Are Low-Nicotine Cigarettes Less Likely To Cause Cancer?

Carl V. Phillips | Contributor

In a bit of dark humor from the world of research, a recent study out of University of North Carolina reported that half of American smokers believe very low nicotine cigarettes are less likely to cause cancer than regular cigarettes. The survey, conducted in 2015 and 2016, also found that a quarter of smokers said they would be less likely to quit smoking if such cigarettes were available. Forcing cigarette manufacturers to remove the nicotine from cigarettes is a favorite dream of one faction of tobacco controllers, and has become the leading declared intention of FDA in their tobacco policy. It is supposed to make people smokers want to quit.

The irony is that as part of the war on vaping, many tobacco controllers are aggressively trying to demonize nicotine. Since nicotine is really the only interesting exposure from vaping, their desire to attack vaping requires making up stories about nicotine. Consider, for example the recent study claiming vapor causes cancer. It is not surprising that the resulting disinformation means that few people realize that nicotine itself is approximately harmless, and very plausibly causes a net health benefit.

There is no reason to believe that lowering the nicotine content of cigarettes will lower their carcinogenicity. Indeed, by making people smoke more cigarettes and more intensively to get nicotine, the reasonable prediction is that smokers’ cancer risk will be increased.

Misperceptions about nicotine existed before the war on vaping. For example, research I conducted on college-student smokers more than a decade ago found that they attributed about a quarter of the total harm from cigarettes to the nicotine itself. But anti-vaping messaging is increasing the perception that nicotine is harmful.

The claim by survey respondents that they would be less likely to quit smoking should be seen as uninformed cheap talk. They presumably have never tried smoking very-low-nicotine cigarettes, which they might indeed choose to quit because they are unsatisfying. The whole point of FDA’s policy is to lower the quality of the products and thus reduce the benefits of smoking. Though cloaked in rhetoric about reducing “addiction” (whatever that means in this context), imposing such a rule has never been anything more than a step toward prohibition. As with most prohibition, the most likely outcome would be a thriving black market in proper cigarettes, along with perfection of do-it-yourself methods for adding the nicotine back to the legal ones (quite possibly using e-liquid).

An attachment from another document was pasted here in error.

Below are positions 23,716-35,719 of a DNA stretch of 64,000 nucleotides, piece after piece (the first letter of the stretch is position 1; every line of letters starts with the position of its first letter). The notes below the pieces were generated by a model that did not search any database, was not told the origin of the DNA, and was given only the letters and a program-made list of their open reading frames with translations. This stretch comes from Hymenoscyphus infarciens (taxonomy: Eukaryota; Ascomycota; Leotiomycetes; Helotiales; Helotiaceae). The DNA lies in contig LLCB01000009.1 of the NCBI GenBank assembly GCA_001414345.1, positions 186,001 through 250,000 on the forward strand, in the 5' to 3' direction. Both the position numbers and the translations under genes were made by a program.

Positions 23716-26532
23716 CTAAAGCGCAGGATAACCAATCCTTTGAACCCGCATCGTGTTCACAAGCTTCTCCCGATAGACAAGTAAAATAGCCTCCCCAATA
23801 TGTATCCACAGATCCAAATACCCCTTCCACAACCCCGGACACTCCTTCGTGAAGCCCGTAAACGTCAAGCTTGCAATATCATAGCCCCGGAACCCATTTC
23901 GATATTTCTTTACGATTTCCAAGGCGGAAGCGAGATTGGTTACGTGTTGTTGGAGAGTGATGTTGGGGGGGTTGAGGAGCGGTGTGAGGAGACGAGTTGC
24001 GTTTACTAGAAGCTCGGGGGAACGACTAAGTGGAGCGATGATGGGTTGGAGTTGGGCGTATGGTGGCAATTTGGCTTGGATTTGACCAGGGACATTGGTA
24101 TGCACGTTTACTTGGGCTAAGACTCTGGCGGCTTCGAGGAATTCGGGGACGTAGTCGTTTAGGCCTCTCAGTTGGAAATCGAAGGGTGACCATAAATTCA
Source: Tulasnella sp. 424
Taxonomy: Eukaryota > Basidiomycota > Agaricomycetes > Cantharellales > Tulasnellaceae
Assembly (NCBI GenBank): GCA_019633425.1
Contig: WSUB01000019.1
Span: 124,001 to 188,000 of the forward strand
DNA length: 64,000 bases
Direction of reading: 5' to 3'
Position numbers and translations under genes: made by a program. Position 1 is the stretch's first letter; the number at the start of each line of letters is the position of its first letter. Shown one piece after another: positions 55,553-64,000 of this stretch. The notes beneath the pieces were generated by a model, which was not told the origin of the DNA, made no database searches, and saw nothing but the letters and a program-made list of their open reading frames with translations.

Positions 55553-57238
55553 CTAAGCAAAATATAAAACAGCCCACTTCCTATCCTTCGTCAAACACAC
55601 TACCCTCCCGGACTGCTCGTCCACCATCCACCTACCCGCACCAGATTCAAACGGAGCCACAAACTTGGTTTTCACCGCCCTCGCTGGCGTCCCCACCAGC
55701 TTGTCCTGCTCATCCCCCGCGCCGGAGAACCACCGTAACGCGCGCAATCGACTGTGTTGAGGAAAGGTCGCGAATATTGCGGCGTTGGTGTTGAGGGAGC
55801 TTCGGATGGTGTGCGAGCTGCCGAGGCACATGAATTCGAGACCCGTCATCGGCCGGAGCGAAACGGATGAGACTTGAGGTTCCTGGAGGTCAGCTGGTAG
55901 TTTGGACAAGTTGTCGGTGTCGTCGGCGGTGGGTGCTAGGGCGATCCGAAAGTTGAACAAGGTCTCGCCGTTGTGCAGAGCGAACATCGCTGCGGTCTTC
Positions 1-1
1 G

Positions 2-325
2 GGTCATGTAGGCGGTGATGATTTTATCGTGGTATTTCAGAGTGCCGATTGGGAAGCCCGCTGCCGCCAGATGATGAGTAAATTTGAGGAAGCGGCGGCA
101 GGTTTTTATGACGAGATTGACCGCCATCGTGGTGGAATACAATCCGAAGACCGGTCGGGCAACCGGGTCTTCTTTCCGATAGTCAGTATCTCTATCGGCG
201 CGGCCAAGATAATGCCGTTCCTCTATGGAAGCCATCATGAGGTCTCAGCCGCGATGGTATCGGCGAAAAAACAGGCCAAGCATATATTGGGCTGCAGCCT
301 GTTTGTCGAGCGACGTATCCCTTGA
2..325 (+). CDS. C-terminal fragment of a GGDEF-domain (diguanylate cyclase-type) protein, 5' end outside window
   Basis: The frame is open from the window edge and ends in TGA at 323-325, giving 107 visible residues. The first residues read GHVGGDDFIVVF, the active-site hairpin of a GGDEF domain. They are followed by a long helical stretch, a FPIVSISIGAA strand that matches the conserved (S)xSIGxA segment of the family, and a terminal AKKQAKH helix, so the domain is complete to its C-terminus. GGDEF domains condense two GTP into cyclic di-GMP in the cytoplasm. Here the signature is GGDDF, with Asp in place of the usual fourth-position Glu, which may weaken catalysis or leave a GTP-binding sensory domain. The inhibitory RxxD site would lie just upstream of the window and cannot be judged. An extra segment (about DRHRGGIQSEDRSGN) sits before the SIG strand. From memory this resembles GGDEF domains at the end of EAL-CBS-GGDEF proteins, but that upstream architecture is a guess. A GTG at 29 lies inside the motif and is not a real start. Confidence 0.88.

The ultimate irony is that this research result would sink the low-nicotine cigarette if a manufacturer were proposing it as a risk-reducing product. FDA demands that applicants demonstrate that a new product or message will not create health costs by causing the uptake or continuing use of products (something that is literally impossible to demonstrate). This result — as well as the prediction that people will smoke more to get enough nicotine — does just the opposite, affirmatively suggesting there will be health costs.

The result will not sink the proposal, of course, because FDA is notorious for not playing by its own rules. The proposal is FDA’s pet project, motivated by creeping prohibition, the long-time obsession with the idea by a handful of influential individuals, and perhaps some corrupt influence of those who will benefit financially. As such, it is unlikely to be slowed by any evidence. But the new results, and probably more like them, will certainly get prominent play when manufacturers object to the proposal and, if it gets that far, challenge it in court.

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Carl V. Phillips



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